Is a bridging loan the answer?

Not if your sale falls through and you may be borrowing a lot of money for an extended time. I wondered if, when you make an offer, it has to be accompanied by a non-refundable deposit. This might at least compensate some of the vendors costs incurred in a failed purchase, and focus the buyer on making a sensible offer that they believe can be followed through.

There is something to be said for the Scottish system, where both parties are legally bound to to the sale and purchase. I have no experience but some speak highly of this system compared with the options in England.

@darren-shirley, darren, home selling and buying is certainly a stressful process. I suspect part of the problem is everyone trying to achieve the highest price they can – and why not? The major part, though, has to be the chain – the inability to actually buy something until you have sold your own asset, and I see no answers yet to solve this problem.

Beryl suggested a solution – sell your property, move into rented accommodation and continue your buying search with the money available (subject to mortgage). This could work for some, but only if there were houses to rent available on a short term basis in the right area.

I am disappointed that Which? raise this topic but do not give any practical ideas as to just how to address the problem. Calling on government to “act” is just passing the buck. How should they “act”?

Is the Scottish system really any better? Surely it still depends, in the end, upon sales and purchases going smoothly, unless they have a lot more free properties to rent?

Which? spend a lot of Members’ money subsidising their mortgage service (it lost nearly £4 million last year). Perhaps, as they are experts in this field, they could contribute a plan?

Another alternative that may be suitable for retired people in areas where housing is less expensive is to buy another house, move at leisure and then sell the old property. Since April 2016, there is additional stamp duty land tax to pay on a second home, but at present that can be recovered when the old house is sold.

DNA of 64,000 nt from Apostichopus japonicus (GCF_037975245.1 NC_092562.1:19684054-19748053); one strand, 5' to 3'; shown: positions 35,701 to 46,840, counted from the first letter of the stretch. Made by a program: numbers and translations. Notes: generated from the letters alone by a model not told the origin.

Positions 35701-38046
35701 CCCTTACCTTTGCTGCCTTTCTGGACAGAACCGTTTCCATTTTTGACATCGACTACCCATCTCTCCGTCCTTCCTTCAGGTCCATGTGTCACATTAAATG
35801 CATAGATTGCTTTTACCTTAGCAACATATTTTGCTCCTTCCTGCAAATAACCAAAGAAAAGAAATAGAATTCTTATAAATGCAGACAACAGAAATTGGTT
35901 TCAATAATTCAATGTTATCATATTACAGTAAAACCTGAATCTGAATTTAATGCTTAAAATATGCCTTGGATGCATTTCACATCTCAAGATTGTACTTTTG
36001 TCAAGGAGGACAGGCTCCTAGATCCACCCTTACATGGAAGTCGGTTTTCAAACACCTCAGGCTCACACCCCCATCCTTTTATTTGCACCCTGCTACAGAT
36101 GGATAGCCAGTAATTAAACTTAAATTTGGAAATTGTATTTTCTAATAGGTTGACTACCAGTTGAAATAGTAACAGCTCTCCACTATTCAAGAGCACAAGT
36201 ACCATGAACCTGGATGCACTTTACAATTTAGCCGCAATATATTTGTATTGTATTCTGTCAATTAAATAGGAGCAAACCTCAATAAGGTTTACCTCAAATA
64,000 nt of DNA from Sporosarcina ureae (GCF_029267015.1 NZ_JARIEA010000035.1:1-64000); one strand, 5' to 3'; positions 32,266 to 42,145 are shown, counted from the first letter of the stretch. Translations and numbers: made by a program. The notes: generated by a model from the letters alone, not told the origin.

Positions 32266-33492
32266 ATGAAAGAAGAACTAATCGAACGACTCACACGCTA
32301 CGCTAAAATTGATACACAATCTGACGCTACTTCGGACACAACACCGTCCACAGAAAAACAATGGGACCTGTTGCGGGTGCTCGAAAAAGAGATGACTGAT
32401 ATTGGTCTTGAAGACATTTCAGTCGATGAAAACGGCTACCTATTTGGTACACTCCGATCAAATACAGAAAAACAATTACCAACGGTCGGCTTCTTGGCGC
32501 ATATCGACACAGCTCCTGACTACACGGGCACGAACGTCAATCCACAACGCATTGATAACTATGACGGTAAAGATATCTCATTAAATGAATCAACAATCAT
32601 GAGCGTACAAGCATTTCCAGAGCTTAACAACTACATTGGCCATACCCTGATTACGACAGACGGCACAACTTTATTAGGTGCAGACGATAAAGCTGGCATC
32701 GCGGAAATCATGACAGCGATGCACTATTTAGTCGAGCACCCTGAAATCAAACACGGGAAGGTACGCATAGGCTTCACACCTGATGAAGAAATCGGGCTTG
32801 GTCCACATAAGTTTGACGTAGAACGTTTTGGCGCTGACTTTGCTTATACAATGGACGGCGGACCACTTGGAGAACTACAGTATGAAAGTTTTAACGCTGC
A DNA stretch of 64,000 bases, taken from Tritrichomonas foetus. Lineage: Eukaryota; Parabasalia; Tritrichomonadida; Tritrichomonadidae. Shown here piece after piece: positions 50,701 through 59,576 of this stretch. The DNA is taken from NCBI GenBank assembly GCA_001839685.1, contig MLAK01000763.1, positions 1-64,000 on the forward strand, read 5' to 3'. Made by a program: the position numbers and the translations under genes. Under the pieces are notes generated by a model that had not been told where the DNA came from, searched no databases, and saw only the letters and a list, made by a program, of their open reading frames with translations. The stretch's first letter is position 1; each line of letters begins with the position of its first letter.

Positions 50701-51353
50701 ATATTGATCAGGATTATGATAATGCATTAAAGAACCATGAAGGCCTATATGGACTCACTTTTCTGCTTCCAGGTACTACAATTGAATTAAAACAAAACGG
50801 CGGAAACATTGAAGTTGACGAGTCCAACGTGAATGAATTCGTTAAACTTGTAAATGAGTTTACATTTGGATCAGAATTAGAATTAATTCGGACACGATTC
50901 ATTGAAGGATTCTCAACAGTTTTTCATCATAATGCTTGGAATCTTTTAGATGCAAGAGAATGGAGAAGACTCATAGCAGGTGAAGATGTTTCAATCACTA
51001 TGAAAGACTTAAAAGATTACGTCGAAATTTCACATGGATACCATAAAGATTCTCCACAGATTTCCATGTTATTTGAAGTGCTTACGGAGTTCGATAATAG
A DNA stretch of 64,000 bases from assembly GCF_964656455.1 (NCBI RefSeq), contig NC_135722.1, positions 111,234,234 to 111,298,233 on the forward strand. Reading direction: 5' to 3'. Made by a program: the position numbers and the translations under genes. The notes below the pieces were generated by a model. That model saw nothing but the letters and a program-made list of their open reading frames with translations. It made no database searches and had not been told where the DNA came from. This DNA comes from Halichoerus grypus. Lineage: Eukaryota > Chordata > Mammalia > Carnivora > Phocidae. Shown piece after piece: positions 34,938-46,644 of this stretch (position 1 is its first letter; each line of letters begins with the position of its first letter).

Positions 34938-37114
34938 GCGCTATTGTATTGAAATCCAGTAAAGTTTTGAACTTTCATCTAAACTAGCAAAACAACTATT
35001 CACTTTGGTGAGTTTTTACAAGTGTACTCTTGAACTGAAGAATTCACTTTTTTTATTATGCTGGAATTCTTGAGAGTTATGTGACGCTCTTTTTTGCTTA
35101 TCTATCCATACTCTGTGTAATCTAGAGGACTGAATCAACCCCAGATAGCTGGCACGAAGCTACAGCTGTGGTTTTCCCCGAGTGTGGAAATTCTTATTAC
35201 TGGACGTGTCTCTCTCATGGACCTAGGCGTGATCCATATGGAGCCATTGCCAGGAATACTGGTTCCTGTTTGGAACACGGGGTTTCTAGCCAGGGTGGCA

That requires a huge amount of capital, doesn’t it? With relatively low income a mortgage would be unlikley.

However, perhaps what we should be doing is persuading people to move away from high-priced areas (often because they are “popular”) to areas where prices are lower, and more property is available. This needs some joined-up policies, such as relocating business to provide employment. The government can set the example by moving public services out of London.

You need to ask why it is necessary these days for the bulk of employees to be centred in major cities.

I did this and I know quite a number of people who have bought before selling or kept their old home and rented it to people they can trust. Obviously there are plenty of regulations to be complied with, and there are risks, but it can be a worthwhile investment.

By the time you reach retirement age, a mortgage has often been paid off. You may have a lump sum with your pension and can raise the balance from investments. As a cash buyer you are attractive to sellers who don’t want the complication of chains and you can wait until a good offer turns up. If you live in an expensive area and want to stay in an expensive area, then it might not be an option unless you take a bridging loan, which brings in other risks.

*(f you are in this fortunate position, it is a good way. However, I suspect the vast majority, including those below retirement age, could not possibly do this. It is these people who may well have to move, not from choice but for employment. The retired may well be downsizing or moving nearer relatives, with more time to endure the buying and selling process.

That’s why I specifically mentioned retired people and cheaper areas. People may be downsizing because the kids have left home or they want a property that is easier to manage and cheaper to run and maintain.

I liked the outcome of the last review done years back, where a homebuyers pack was prepared by the seller for any buyer to use. This was supposed to speed up the conveyancing process thus diminishing the time for things to go wrong, such as changes of mind or gazumping Also the buyer can see the pack at the outset so knows the result of searches and surveys, exchange could happen in a couple of weeks. Then completion can occur once the chain is complete.
I know these packs came to market but I seem to remember it was the mortgage companies that still insisted on doing their own surveys at the buyers expense. This negated some of the packs benefits so they stopped being used almost immediately.
I would like these packs brought back in and made mandatory this time. Mortgages must also refer to the valuation in the pack. Therefor they need to be fully qualified and independent, so I am not a fan of the sellers estate agent suggesting the conveyancer or surveyor used, or a mate of the seller.